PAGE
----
The ASI excavated ninety trenches to verify anomalies and anomaly alignments found by the Ground Penetrating Radar Survey conducted by Tojo-Vikas Ltd. As press reports have focused more on debunking the findings, rather than cataloguing the major discoveries, the discerning reader may appreciate a listing of some of the salient features of the ASI report.

The diggings suggest that people using Northern Black Polished Ware (NBPW) first occupied the disputed site at Ayodhya, in the period 1000 BC – 300 BC. No structures of this period have been found in the small area excavated, but the material culture shows terracotta figurines of female deities with archaic features, beads of terracotta and glass, wheels and fragments of votive tanks. An important find includes a round signet with a legend in Asokan Brahmi.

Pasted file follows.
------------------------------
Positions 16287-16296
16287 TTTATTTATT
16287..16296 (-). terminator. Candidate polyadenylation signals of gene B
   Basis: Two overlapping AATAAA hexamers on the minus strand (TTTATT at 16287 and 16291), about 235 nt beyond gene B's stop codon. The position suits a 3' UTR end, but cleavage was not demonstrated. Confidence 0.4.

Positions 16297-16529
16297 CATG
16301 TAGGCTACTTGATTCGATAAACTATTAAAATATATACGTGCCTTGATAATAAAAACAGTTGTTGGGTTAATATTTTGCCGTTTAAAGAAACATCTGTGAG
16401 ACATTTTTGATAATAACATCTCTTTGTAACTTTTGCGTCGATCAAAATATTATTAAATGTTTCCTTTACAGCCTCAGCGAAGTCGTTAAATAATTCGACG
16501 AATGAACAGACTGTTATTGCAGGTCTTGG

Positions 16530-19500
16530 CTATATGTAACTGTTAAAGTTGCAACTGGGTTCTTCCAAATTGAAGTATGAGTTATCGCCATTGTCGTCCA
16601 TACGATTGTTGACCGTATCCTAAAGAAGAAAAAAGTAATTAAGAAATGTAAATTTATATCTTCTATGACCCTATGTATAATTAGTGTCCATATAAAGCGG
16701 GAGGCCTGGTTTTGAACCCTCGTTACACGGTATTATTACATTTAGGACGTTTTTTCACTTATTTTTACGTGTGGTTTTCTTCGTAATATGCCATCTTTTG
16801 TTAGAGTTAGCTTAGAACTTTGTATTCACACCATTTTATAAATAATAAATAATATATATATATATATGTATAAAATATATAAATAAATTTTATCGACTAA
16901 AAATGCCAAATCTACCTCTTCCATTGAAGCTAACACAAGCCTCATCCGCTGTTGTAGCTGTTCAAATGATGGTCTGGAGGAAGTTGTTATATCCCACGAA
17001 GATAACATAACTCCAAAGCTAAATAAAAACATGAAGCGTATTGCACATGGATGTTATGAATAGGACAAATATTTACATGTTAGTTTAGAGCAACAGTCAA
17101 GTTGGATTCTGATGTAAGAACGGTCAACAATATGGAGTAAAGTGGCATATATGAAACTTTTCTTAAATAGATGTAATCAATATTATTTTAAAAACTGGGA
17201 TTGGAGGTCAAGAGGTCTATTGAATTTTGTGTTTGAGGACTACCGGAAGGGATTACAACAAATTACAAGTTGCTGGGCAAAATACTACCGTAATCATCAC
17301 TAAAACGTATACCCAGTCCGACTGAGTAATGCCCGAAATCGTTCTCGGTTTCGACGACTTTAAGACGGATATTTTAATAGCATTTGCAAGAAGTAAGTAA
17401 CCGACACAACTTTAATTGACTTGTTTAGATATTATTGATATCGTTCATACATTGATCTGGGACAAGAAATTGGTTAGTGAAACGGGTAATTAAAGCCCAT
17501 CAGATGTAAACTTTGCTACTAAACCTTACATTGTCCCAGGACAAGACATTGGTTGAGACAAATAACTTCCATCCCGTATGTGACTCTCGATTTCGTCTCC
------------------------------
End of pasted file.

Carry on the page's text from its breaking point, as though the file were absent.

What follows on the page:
The next level of cultural occupation is the Sunga period of second-first century BC. The typical terracotta mother goddess, human and animal figurines, beads, hairpin have been found. The pottery includes black slipped, red and grey wares; and stone and brick structures have been found. Findings of the Kushan period, first to third century AD, include terracotta human and animal figurines, fragments of votive tanks, beads, bangle fragments and ceramics with red ware. There are large-sized structures running into twenty-two courses.

The Gupta era, fourth to sixth century AD, does not show much qualitative change in building activity. The ASI found typical terracotta figurines, a copper coin with the legend Sri Chandra (Gupta), and illustrative potsherds from this level. The site remained occupied in the post-Gupta period upto the tenth century, as witnessed in burnt brick structures. The exposed structures of this time include a circular brick shrine with an entrance from the east. Though damaged, its northern wall retains provision for a water-chute, a feature of contemporary temples from the Ganga-Yamuna plain.